Wildlife encounters on the rise; how to stay safe

Warmer weather brings out more critters and creepy crawlers, and it’s the time of year where you’re more likely to cross paths with a snake or a gator.

WINK News got some tips on what you should do if you encounter wildlife.

There have been a lot of reports lately of people encountering gators, with some even showing up on porches and in swimming pools.

“Alligators are gonna be very active with this mating season coming up, and so you’re going to see them on the move from water body to water body, but we’re getting a lot more calls about them being found under vehicles or on someone’s doorstep,” said Senior Officer Adam Brown with the Florida Fish & Wildlife Conservation Commissioner.

As for snakes, fortunately for us, only six out of the more than 40 native species in Florida are venomous. That doesn’t mean you shouldn’t look out for them. The same goes for invasive cane toads, also very common around here. They secrete toxins that can be deadly for pets.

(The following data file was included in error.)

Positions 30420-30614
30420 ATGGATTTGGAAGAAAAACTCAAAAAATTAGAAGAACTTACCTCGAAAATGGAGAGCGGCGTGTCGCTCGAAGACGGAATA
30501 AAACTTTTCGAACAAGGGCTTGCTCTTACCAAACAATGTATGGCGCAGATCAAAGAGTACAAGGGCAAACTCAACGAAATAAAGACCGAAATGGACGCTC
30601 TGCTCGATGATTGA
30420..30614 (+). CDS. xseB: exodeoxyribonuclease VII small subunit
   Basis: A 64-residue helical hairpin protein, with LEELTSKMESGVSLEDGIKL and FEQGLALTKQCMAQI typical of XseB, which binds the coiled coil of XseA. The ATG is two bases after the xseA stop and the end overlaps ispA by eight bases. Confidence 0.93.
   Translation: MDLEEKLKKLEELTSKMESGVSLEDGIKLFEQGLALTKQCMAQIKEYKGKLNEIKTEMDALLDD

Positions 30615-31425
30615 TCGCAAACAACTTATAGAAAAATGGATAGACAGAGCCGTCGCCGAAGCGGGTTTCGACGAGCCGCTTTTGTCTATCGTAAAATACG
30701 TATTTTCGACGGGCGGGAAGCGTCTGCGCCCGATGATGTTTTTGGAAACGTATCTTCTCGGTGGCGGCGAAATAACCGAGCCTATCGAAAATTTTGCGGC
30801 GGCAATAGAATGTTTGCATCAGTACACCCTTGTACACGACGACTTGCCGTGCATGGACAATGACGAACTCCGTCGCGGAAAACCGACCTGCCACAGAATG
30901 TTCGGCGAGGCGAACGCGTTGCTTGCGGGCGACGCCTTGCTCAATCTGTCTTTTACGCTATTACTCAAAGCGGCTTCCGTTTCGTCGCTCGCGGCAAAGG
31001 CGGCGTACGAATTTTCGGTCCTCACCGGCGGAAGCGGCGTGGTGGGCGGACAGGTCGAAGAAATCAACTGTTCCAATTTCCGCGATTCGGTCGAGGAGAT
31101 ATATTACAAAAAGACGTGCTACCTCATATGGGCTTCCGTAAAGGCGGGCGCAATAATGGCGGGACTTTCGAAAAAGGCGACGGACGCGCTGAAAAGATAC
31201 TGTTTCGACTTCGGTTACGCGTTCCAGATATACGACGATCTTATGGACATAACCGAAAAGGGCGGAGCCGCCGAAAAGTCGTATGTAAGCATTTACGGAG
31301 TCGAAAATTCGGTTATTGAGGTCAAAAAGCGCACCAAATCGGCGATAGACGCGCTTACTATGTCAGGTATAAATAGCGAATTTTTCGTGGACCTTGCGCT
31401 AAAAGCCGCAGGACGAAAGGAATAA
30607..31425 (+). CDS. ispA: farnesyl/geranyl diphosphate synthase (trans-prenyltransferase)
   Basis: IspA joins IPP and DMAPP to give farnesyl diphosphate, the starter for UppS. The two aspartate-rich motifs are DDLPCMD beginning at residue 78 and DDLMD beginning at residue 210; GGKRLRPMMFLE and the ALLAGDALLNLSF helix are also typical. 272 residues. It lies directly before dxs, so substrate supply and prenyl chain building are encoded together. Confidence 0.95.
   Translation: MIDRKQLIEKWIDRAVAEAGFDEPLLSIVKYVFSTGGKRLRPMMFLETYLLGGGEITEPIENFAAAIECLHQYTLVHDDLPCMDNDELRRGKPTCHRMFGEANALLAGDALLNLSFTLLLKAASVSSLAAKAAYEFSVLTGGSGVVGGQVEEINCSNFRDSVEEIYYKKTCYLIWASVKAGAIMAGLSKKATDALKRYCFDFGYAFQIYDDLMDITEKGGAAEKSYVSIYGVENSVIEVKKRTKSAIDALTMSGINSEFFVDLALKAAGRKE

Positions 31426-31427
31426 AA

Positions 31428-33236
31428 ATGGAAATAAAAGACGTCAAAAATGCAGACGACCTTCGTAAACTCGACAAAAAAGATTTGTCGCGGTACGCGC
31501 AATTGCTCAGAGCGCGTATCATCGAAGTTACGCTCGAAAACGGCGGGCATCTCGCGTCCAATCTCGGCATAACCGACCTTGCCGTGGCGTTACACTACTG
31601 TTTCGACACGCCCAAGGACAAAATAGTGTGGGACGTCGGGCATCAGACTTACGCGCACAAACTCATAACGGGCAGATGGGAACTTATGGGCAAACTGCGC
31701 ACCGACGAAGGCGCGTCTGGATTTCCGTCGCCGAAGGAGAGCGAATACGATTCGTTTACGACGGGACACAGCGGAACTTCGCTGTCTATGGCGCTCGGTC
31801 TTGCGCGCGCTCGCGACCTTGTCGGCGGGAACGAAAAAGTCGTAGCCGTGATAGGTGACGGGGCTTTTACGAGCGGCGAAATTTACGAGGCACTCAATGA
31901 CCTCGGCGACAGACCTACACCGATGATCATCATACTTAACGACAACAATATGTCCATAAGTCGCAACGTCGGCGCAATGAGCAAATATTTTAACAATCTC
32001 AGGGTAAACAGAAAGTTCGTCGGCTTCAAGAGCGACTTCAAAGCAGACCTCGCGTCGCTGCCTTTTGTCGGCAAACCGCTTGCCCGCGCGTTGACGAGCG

To keep these unwanted guests away, FWC has some advice.

“You want to make sure you’re keeping your yard mowed and well-trimmed, keeping the bushes trimmed. When you have the higher grass and some of that coverage, that will invite rodents and snakes as well to your home,” Brown said.

Ultimately, experts say to use common sense. Never feed a gator and don’t approach one.

“Keep a good awareness of your surroundings at all times. Wear good footwear… you never know when one of these snakes or something else may be nearby.”

If you see a gator in your neighborhood that has you worried, FWC has a nuisance alligator hotline: 866-FWC-GATOR (866-392-4286).

Generally, a gator is considered a nuisance if it’s at least 4-feet long and poses a threat to people, pets or property.

Reporter:Taylor Wirtz
Writer:Jackie Winchester
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